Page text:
Hunters Found Not Guilty of Trespassing in Wyoming Corner-Crossing Case

Hunters Found Not Guilty of Trespassing in Wyoming Corner-Crossing Case Outdoor Life

Hunters Challenge Wyoming Corner Crossing Rules and Found “Not Guilty” of Criminal Trespassing

Four out-of-state hunters who challenged Wyoming’s corner crossing rules were found not guilty of criminal trespass or trespass to hunt by a six-member Carbon County jury on Friday, according to the Wyofile.

Corner crossing refers to walking from one corner of public land to another, diagonally crossing between corners of private land. Phillip Yeomans, Bradly Cape, John Slowensky, and Zachary Smith from Missouri used a small stepladder to cross from one parcel of public land to another during a hunt in 2021. The public lands were adjacent to private parcels of the Elk Mountain Ranch, owned by Iron Bar Holdings and managed by billionaire Fred Eshelman.

The four hunters initially faced charges of criminal trespassing, with a possibility of $750 in fines and up to six months in jail, but they pleaded not guilty.

While this verdict is a victory for the four hunters and advocates of public land hunting who have been closely following the case, a civil lawsuit is still pending in federal court. Iron Bar Holdings argues that the men “committed a civil trespass” and is seeking compensation for civil damages.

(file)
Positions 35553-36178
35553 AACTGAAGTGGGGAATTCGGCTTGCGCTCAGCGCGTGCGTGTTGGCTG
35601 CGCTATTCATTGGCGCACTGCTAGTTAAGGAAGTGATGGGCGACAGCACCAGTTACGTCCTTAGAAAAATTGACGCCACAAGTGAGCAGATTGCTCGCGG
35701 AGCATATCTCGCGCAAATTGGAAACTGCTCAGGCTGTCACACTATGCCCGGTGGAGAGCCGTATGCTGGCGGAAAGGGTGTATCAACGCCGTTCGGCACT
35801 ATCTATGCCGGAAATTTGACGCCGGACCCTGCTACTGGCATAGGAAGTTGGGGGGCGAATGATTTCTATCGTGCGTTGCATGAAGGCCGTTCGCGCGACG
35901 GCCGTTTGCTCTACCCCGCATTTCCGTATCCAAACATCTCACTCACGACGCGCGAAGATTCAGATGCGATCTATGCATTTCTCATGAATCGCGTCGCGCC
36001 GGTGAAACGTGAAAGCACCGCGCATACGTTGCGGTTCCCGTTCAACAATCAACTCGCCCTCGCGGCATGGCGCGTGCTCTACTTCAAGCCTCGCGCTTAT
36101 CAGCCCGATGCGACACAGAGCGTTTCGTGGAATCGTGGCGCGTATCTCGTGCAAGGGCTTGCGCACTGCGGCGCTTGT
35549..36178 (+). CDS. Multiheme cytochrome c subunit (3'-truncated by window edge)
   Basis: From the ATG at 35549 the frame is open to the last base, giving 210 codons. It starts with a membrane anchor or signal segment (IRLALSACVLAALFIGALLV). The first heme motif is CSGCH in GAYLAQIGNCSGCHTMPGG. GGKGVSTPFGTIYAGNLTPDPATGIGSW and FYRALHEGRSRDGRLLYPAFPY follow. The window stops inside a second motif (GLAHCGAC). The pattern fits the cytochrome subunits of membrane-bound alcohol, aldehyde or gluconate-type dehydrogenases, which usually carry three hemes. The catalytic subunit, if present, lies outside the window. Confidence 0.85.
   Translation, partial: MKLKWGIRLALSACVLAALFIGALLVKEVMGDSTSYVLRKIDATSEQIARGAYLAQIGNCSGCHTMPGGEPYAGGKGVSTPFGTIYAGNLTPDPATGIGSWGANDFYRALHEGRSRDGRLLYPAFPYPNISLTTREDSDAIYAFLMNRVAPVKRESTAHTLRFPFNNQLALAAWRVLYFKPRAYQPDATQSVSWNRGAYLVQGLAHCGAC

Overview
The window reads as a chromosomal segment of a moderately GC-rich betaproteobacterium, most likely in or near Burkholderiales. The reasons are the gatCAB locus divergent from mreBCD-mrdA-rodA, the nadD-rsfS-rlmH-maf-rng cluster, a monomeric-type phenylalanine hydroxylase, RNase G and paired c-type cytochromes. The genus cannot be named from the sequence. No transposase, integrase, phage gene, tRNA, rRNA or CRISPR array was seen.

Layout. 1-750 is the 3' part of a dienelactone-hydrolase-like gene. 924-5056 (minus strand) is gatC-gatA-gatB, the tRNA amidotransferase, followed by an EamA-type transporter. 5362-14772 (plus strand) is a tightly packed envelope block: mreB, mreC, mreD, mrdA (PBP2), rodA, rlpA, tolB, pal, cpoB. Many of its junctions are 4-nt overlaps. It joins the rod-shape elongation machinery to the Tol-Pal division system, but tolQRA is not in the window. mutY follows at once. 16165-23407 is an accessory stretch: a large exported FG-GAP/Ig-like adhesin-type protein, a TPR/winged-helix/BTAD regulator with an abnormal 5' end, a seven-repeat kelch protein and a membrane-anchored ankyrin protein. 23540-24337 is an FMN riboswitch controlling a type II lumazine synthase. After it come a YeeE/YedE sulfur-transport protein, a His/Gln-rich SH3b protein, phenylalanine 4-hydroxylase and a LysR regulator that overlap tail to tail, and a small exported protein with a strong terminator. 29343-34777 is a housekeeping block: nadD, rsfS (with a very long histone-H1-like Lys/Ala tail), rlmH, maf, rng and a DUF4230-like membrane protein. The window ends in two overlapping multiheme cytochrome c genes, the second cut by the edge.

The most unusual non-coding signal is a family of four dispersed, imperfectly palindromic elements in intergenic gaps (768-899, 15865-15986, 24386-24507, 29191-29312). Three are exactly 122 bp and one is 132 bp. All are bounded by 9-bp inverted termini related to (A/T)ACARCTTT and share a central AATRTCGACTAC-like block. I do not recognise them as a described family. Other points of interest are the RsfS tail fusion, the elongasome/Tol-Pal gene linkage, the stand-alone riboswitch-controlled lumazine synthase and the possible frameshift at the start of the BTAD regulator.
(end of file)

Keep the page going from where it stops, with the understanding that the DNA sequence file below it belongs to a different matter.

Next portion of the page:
“Iron Bar Holdings has the right to exclusive control, use, and enjoyment of its property, including the airspace at the corner,” prosecutors stated in the civil suit.

Hunters Found Not Guilty of Trespassing in Wyoming Corner-Crossing Case Outdoor Life

Once all the hunters’ attorneys file the necessary documents, the lawsuit will be transferred to the federal court system. Iron Bar Holdings will then have the opportunity to request the case be moved back to the state court.

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For now, advocates for public land access are celebrating this initial victory.

“We’re thrilled with today’s outcome, as all four hunters have been acquitted of all charges in this criminal case,” says Brien Webster, the program manager for Backcountry Hunters and Anglers. “We hope to avoid future instances where the public is criminally prosecuted for attempting to access public lands and waters. While we recognize that this decision doesn’t set a precedent, we view it as a step in the right direction.”

The Wyoming chapter of Backcountry Hunters and Anglers helped launch a GoFundMe campaign to support the four hunters, raising over $70,000 to cover their legal expenses in both the criminal and civil cases. Nevertheless, Webster and the Wyoming chapter of Backcountry Hunters and Anglers hope for a fair and balanced resolution.

“We understand that private landowners have valid concerns,” says Webster. “Our goal is to find a solution that avoids an escalation that would lead to an all-or-nothing decision. We hope to learn from this situation and come together for meaningful discussions in the months and years to come.”

“We understand that private landowners have valid concerns,” says Webster. “Our goal is to find a solution that avoids an escalation that would lead to an all-or-nothing decision. We hope to learn from this situation and come together for meaningful discussions in the months and years to come.”